Jonathan Isaby is Chief Executive of the TaxPayers’ Alliance.
Just occasionally, a story comes along that you simply couldn’t make up.
That’s the case with the news that the European Commission’s “Creative Europe” programme has given subsidies worth £13 million to the film and video game industries. And not just in the form of tax breaks – these are direct grants to commercial firms. Over the past three days, we at the TaxPayers’ Alliance have exposed this wasteful quango for what it is.
You’d be inclined to assume that these subsidies were at least going to worthy efforts – though that would be no excuse. Alas, even that’s not the case.
Take the £292,000 given to the makers of “Get Blake,” a cartoon which features a child being pursued by a team of three alien squirrels – the “squaliens” – sent from the future. Imagine an animated, knock-off version of The Terminator with additional rodents and you’re halfway there.
Then there are the video games: such as Ship Emergency Simulator, described as the world’s “first marine career simulator.” The cynical might suggest that the reason it’s the first is that nobody has ever felt the need to make one. The makers of the game, who admit that most of the game is “undramatic,” were nevertheless the recipients of £75,000.
It doesn’t end there – combat games between marauding gladiators, cartoons about miraculous ladybugs, even a documentary about America in the Obama years.
It’s endemic of a collection of Brussels bureaucrats with too little to do and too much money to spend.
So-called “Creative Europe” is a new initiative, bringing together previous similar but separate programmes. Somehow or other, despite the programme being centralised and in theory therefore reducing administration costs, the budget has gone up by 9 per cent to just over £1.06 billion between 2014 and 2020.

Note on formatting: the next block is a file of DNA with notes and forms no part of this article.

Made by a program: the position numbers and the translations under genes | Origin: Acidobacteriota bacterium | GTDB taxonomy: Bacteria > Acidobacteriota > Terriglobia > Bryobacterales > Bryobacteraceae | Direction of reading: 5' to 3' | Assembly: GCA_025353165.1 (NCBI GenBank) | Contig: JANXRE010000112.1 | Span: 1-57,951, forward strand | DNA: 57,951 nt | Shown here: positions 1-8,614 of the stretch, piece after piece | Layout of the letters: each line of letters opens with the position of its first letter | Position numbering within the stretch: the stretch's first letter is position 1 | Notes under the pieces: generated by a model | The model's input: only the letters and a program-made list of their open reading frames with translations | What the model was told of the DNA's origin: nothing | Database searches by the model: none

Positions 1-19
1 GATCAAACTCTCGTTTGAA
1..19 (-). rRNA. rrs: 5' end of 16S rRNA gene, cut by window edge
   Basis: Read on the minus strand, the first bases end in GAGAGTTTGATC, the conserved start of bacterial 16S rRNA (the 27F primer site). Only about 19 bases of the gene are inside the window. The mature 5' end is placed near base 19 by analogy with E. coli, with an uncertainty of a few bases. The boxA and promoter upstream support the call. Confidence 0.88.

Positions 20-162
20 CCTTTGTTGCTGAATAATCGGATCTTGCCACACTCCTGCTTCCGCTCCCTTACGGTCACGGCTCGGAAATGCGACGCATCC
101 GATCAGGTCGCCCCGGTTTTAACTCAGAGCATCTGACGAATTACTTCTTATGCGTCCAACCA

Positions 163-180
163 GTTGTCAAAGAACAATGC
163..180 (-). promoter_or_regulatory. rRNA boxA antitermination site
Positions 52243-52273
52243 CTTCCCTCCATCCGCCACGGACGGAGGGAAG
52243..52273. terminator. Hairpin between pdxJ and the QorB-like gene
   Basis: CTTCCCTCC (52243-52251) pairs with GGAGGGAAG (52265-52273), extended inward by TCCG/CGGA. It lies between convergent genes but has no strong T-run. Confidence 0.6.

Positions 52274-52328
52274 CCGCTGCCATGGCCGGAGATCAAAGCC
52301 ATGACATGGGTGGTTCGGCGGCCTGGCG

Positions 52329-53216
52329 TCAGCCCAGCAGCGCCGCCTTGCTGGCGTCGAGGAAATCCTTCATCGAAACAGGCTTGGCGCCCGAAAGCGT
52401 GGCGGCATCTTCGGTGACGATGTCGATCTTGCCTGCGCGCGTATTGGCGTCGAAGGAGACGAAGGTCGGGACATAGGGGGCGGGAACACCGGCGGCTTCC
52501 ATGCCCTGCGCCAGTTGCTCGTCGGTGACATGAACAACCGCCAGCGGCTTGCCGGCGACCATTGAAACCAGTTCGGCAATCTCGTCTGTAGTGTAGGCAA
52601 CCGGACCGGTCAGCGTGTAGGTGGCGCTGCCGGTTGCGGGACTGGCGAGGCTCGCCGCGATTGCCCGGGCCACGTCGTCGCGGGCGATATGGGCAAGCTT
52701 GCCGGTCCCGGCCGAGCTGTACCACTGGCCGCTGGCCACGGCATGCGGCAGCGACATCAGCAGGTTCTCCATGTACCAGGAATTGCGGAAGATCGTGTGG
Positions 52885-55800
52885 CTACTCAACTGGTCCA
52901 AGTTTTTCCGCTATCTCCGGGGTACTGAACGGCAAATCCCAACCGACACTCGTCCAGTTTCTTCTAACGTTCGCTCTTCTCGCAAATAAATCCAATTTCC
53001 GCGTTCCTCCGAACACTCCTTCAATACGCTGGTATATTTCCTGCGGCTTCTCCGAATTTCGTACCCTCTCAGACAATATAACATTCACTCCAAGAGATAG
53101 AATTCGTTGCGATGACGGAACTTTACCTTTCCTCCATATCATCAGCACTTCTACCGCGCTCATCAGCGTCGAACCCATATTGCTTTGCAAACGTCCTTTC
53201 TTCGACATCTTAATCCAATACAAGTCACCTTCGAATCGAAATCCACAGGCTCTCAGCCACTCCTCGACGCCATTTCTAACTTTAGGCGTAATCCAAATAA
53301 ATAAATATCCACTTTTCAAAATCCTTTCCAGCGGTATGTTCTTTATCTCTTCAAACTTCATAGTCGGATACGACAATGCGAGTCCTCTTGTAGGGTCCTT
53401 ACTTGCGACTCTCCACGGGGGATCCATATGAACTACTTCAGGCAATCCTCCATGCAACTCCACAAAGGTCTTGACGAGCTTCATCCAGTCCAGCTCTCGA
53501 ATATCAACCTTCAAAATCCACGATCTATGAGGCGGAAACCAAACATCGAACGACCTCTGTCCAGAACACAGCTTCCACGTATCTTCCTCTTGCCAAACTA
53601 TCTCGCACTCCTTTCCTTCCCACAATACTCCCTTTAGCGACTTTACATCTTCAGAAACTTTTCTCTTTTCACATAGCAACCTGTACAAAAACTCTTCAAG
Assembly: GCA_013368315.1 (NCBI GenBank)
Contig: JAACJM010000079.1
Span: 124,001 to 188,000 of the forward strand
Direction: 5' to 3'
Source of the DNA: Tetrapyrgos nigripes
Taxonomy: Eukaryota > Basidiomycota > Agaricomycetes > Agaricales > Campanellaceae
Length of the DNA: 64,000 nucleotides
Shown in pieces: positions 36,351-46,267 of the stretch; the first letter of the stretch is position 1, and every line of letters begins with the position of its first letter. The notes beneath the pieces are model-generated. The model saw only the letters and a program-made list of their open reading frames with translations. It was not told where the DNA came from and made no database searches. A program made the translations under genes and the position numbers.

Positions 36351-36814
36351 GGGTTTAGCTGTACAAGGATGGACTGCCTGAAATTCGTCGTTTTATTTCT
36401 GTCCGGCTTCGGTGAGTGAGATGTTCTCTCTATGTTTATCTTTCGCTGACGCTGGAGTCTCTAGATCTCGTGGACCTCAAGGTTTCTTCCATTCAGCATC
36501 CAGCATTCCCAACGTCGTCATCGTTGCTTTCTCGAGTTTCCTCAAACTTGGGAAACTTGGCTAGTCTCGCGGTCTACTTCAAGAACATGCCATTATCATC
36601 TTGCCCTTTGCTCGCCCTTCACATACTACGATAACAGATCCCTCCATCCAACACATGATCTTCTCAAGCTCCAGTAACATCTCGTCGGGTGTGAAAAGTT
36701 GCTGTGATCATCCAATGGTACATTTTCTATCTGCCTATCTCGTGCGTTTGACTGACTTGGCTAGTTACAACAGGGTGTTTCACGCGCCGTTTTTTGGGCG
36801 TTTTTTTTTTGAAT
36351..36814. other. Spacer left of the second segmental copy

It’s easy to get lost in a sea of numbers when looking at the public finances, but the budget given to “Creative Europe” is nothing short of a scandal. That’s a billion pounds taken from the pockets of taxpayers (about a £112 million from British taxpayers) and handed over, gift-wrapped, to ludicrous vanity projects and to companies which – as a matter of free market principle – should not be in receipt of taxpayers’ money from administrators keen to pick winners.
On that principle point, it’s worth looking at the response of the spinners for the European Commission to our revelations. “Not every film supported succeeds, but audiences – and not the TaxPayers’ Alliance – decide what films and TV programmes they like.” Quite. Which is why they should stand on their own two feet, and let the market decide.
But we can’t forget the wider context, either. The continent has myriad problems, and they will not be solved by throwing money at cartoons and video games. It’s no wonder that people describe Brussels as out of touch when spending like this is revealed – it seems endemic of an organisation which is more interested in itself than the people it alleges to serve, and it must change.